- Associated Press - Tuesday, October 17, 2017

KIRKUK, Iraq (AP) - Kurdish forces pulled out of disputed areas across northern and eastern Iraq on Tuesday, a day after handing the northern city of Kirkuk over to federal forces amid a tense standoff following last month’s vote for independence.

The Kurdish forces, known as peshmerga, withdrew from Sinjar as well as three towns on the border with Iran, allowing Iraqi government forces and state-sanctioned militias to assume control.

The vastly outnumbered Kurdish forces appear to have bowed to demands from the central government that they hand over the so-called disputed territories outside the Kurds’ autonomous region, including areas seized from the Islamic State group in recent years.

Iraqi forces were massed in the north after driving IS from Hawija, one of its last strongholds in the country. The U.S. is closely allied with both the Iraqi military and Kurdish forces, and had urged them to avoid further escalation.

The Kurds had included the disputed areas in a non-binding referendum last month in which more than 90 percent of voters favored independence. The Iraqi government, as well as Turkey and Iran, which border the land-locked Kurdish region, rejected the vote.

Masloum Shingali, commander of a local Yazidi militia in Sinjar, said the peshmerga left before dawn Tuesday, allowing the state-sanctioned militias, known as the Popular Mobilization Forces, to move in.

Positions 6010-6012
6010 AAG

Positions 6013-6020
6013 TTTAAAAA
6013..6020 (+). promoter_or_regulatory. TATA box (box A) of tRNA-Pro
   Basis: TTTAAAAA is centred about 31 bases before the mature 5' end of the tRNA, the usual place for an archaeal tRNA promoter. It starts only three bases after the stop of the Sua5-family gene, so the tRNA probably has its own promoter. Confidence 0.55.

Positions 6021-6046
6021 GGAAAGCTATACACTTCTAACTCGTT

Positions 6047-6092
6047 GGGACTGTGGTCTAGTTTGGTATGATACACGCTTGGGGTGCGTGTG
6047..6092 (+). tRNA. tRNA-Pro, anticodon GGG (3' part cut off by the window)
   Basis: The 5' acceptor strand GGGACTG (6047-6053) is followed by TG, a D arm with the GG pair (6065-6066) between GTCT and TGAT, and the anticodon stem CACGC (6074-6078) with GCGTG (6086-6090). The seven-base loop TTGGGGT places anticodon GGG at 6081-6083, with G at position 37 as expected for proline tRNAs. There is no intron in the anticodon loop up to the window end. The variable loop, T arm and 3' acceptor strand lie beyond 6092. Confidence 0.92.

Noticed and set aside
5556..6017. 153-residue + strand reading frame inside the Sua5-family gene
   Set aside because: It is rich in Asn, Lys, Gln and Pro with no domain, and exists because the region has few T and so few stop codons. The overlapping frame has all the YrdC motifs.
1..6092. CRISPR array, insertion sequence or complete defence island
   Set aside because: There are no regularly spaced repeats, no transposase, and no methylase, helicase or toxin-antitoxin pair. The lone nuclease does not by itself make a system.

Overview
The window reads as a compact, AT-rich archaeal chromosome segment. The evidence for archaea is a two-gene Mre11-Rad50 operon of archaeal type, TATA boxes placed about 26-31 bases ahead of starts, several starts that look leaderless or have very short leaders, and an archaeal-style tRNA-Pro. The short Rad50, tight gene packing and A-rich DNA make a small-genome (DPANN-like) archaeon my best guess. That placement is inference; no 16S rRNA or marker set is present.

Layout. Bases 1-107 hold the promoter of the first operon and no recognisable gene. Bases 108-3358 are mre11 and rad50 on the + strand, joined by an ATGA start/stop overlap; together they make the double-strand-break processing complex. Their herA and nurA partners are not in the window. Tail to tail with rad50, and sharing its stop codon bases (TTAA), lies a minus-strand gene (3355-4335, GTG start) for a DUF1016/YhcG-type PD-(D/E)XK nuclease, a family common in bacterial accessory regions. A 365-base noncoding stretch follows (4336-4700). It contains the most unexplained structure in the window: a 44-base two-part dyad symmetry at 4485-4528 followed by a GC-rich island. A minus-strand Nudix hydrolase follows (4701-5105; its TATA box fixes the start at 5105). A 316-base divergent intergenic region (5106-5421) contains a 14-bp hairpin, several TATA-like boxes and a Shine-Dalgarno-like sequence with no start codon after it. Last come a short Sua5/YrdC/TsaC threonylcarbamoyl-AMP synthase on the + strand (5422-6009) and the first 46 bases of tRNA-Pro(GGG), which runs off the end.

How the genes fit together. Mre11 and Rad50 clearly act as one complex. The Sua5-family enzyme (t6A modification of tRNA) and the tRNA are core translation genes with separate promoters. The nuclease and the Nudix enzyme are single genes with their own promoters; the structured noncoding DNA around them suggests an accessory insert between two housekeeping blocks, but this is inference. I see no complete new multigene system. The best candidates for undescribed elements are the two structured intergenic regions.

Islamic State militants massacred Yazidis after seizing Sinjar in 2014. More than 2,000 men were killed, and thousands of women and children were taken into slavery. Kurdish forces, supported by U.S. airstrikes, liberated the town in 2015.

Mahma Khalil, the mayor, said the Popular Mobilization Forces, a coalition of mostly Shiite Arab militias, were securing Sinjar. The Iran-backed militias are recognized by Iraq’s government as a part of its armed forces but are viewed with deep suspicion by the Kurds, who see them as an instrument of Tehran.

The Kurdish forces “left immediately, they didn’t want to fight,” Shingali said.

Iraq’s Interior Ministry said the peshmerga also pulled out of the eastern towns of Jaloula, Khanaqin and Mandali.

Meanwhile, thousands of civilians were seen streaming back to Kirkuk, driving along a main highway to the city’s east. The Kurdish forces had built an earthen berm along the highway, reinforced by armored vehicles, but were allowing civilians to return to the city. Many returned with their children, in cars packed with their belongings.

Kirkuk was sold out, everyone ran away. But now the situation has stabilized, and people are returning to their homes. Nothing will happen, God willing, and Kirkuk will return to how it was,” said Amir Aydn, 28, who was heading back to the city.

The Kurds have long coveted Kirkuk, a multi-ethnic city of some 1 million Kurds, Arabs, Turkmen and Christians that is in the heart of a major oil-producing region. They assumed control of the city in 2014, as Islamic State militants stormed across northern Iraq and the country’s armed forces disintegrated.

Baghdad has spent the last three years demanding the Kurds return the city to federal control, and appeared to be on the verge of taking military action after the referendum.

Sporadic clashes broke out as Iraqi forces moved toward Kirkuk early Monday, but within hours Kurdish forces had withdrawn from the city’s airport, an important military base and nearby oil fields, with hardly a fight. Long lines of military vehicles could later be seen streaming back to the Kurds’ autonomous region to the north.


Associated Press writer Philip Issa in Baghdad contributed to this report.

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